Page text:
I've been reading Don Miller's Blue Like Jazz lately and it is, in the truest sense of the word, interesting. It has me thinking, and for that, Don Miller, thank you. I don't know if I agree with everything he's saying (frankly I don't expect, or even to be really honest, intend, to agree with everything he's saying) but I'm thinking about it. So for me, he has succeeded as an author. One of the chapters I was reading last night talks about a lady Don saw using food stamps in a grocery store and how the thought hit him that he is not above God's charity.
That stopped me in my tracks. I am not above God's charity.
There is never a day or even a moment when I can truly say "it's okay God, I've got this one". It's all, this whole life, so completely beyond my capabilities that it is ridiculous. But I wonder how often are we, am I, tempted to think "this one's on me"? Morally, intellectually, emotionally, and most of all spiritually I am an urchin in the street crying out for bread crumbs. But God does more than give me food stamps from heaven, he gathers me in his arms, he gives me a name, he brings me home and he lets me call him Daddy.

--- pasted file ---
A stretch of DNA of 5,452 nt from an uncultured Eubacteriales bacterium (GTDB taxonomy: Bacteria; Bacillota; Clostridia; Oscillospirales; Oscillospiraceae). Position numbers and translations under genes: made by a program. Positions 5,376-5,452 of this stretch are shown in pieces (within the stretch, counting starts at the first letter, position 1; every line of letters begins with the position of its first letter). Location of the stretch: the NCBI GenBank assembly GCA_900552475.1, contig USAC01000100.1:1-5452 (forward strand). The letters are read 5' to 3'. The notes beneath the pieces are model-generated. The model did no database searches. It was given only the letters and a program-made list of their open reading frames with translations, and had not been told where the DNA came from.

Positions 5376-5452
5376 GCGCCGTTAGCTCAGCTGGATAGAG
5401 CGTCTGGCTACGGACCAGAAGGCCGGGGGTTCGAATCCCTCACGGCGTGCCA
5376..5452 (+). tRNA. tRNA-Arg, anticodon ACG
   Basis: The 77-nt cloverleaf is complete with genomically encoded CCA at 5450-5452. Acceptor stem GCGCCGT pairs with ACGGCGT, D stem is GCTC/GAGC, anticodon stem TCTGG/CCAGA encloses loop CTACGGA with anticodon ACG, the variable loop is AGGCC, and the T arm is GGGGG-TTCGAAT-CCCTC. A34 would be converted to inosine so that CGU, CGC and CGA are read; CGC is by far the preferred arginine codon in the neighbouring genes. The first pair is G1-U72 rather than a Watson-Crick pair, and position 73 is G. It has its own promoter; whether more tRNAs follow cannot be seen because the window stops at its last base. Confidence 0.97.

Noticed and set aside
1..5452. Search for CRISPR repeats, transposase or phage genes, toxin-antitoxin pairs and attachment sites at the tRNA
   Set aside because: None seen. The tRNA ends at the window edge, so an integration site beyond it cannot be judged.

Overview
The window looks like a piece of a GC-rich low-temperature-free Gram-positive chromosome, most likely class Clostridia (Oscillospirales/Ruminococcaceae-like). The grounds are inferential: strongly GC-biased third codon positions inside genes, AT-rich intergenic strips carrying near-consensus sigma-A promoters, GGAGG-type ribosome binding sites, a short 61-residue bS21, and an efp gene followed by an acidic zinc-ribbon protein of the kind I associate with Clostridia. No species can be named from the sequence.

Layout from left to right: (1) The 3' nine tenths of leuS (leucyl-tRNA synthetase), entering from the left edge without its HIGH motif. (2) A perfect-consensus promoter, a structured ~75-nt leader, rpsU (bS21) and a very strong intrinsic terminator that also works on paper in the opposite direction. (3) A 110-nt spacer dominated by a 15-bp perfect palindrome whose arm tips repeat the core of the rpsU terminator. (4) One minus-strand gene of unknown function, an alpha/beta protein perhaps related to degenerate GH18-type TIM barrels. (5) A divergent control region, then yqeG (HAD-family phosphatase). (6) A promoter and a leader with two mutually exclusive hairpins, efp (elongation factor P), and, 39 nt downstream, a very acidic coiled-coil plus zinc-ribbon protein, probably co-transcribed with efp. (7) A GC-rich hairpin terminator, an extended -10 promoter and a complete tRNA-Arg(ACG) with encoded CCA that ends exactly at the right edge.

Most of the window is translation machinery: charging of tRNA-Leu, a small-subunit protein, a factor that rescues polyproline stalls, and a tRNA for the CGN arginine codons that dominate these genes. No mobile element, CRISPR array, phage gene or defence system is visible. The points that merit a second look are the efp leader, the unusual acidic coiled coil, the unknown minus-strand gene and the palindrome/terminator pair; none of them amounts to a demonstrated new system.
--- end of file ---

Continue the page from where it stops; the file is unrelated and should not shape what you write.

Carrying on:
Monday, September 27, 2004
Friday, September 17, 2004
I was reading this article on Wired about commercial zero gravity flights and the author talks about the experience of floating feeling so natural and at the same time so much like a dream. I've always wanted to be able to fly. I can remember as a Kindergartener spending my afternoons running down the slight slope in our front yard, leaping into the air and flapping my arms like crazy. I flew. It didn't last as long as I'd like, but I flew and all the cut and paste and stories of mornings at school just couldn't compare with it. In the article the author quotes Buzz Aldrin as saying that he Scuba dives a lot because he found he got "homeseick for floating". I can relate.